Government proposals to weaken encryption and expand hacking authorities are cut from the same cloth of uninformed or ill-considered policymaking in response to security threats, according to Sen. Ron Wyden (D-Ore.).
A GAO report recommends that the IRS improve its performance measurement and reporting practices for $2.7 billion worth of IT investments.
FDIC has significant room for improvement in software patching and reauthorizing user access to its systems, according to GAO.
Despite GSA’s efforts to accelerate the FedRAMP approval process, the lack of agency reciprocity puts the program’s central goals at risk.
The Department of Health and Human Services is weighing what kind of disclosures should follow a ransomware attack that involves health records. Two lawmakers urge a light touch.
Hacks, tight budgets and oversight are driving a governmentwide push to shared services.
The Texas techie told C-SPAN he thinks modernizing legacy systems is a critical issue, but he isn’t supporting the Obama administration’s $3.1 billion IT modernization fund.
Experts tell lawmakers that alternative approaches are needed -- including a less-visible government footprint.
After hearing testimony from the farm data industry, lawmakers might push the FAA to relax line-of-sight rules for drone operators.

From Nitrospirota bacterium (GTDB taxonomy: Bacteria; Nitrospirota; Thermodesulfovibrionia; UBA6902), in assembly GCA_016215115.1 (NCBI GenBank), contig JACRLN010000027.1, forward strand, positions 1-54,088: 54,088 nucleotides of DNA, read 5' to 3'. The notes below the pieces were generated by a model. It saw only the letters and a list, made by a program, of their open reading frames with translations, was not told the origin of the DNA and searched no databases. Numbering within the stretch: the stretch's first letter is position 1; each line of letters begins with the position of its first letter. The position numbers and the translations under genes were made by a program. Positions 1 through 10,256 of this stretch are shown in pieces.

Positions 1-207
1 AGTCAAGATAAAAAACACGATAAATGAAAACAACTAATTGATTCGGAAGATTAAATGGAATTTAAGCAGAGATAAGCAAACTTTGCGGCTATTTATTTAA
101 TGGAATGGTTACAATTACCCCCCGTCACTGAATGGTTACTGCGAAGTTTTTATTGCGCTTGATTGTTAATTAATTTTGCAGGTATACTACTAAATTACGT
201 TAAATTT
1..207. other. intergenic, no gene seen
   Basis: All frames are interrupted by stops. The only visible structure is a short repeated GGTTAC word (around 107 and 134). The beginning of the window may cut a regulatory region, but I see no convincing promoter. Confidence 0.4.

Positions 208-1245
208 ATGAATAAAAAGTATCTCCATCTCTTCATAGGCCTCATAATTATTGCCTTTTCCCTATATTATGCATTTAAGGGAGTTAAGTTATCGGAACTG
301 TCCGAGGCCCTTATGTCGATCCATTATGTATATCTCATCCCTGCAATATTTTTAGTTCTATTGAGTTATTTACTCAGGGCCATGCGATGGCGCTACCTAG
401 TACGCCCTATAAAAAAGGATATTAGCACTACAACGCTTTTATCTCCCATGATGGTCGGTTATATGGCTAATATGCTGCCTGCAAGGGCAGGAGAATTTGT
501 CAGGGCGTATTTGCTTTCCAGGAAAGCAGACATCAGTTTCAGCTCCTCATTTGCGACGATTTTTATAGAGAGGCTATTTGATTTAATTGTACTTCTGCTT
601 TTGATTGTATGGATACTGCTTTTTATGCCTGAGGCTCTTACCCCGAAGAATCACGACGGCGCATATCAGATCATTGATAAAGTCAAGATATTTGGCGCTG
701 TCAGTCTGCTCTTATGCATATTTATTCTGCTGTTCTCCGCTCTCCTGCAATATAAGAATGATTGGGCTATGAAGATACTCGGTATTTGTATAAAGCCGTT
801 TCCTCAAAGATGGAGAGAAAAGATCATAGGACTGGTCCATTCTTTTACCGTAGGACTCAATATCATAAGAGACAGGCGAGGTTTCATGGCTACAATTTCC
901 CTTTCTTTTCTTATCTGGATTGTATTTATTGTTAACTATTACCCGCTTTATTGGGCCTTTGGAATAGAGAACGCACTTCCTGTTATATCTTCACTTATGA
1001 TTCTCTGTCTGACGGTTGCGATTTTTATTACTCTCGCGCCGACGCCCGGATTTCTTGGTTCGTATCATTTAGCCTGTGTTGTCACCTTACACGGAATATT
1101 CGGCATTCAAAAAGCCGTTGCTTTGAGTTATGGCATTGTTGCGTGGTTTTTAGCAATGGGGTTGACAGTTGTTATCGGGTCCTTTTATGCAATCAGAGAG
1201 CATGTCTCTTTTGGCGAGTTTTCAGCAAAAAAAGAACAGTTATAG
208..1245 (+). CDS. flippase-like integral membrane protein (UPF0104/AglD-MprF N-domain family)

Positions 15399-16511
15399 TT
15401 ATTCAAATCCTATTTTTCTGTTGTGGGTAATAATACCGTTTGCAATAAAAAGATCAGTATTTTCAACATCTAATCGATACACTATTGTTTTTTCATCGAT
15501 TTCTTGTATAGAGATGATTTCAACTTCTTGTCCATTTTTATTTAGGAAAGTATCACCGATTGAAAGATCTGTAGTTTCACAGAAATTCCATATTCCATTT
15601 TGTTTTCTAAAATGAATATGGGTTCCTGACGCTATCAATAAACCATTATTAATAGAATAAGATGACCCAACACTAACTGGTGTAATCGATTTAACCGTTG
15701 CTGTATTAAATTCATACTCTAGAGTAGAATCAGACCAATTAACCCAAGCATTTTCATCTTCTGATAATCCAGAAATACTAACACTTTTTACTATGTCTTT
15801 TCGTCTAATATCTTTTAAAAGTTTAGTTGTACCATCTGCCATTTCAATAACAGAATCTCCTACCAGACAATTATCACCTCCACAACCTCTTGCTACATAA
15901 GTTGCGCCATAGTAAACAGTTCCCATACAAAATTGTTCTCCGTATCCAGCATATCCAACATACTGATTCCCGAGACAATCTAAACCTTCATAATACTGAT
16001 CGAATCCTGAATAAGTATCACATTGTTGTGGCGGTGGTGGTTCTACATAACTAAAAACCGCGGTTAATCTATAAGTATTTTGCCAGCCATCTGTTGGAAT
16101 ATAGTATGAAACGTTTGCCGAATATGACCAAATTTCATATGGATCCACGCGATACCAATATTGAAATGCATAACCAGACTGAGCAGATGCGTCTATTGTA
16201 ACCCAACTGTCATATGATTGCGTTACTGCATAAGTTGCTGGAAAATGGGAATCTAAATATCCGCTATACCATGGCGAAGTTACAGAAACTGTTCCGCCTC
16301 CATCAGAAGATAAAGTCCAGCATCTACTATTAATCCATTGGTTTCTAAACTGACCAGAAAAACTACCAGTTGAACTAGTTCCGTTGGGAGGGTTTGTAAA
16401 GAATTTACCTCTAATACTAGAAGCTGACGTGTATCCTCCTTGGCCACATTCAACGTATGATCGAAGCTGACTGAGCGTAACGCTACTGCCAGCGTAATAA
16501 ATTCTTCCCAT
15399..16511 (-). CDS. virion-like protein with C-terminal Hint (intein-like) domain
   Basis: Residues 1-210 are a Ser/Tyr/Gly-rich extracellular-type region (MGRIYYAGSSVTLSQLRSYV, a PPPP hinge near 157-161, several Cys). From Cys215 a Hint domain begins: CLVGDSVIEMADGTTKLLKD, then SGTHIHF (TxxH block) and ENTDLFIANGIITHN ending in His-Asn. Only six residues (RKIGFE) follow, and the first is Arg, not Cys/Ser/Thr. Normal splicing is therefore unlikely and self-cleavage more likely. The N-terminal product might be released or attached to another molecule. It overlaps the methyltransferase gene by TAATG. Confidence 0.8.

The Inspector General Empowerment Act would ensure that federal IGs can gain access to all the agency information they request in the course of an investigation.
Military officials told the House Armed Services Committee that the hacking campaign against Islamic State has been a good testing ground for U.S. Cyber Command's ability to support combatant commands.
The House Oversight and Government Reform Committee asked GAO to scrutinize acquisition practices, the U.S. Digital Service's work priorities and the implementation of FITARA's CIO authorities.
The agency's top financial officer said shared services have helped the department achieve clean audits, and more of its component agencies will be making the switch in the next five years.
A group of companies that includes Google and PayPal told Congress it is hard to imagine that a proposed federal rule change does not violate the Fourth Amendment.
According to a new report, federal agencies that store critical data are not fully prepared for the ongoing uptick in attacks on IT systems.
In the latest issue: grid security, agile development, BYOD and more!
Get the full issue
8609 Westwood Center Drive, Suite 500Vienna, VA 22182-2215 703-876-5100
© 1996-2013 1105 Media, Inc. All Rights Reserved. This copy is for your personal, non-commercial use only.To order presentation-ready copies for distribution to colleagues, clients or customers, visit: www.1105Reprints.com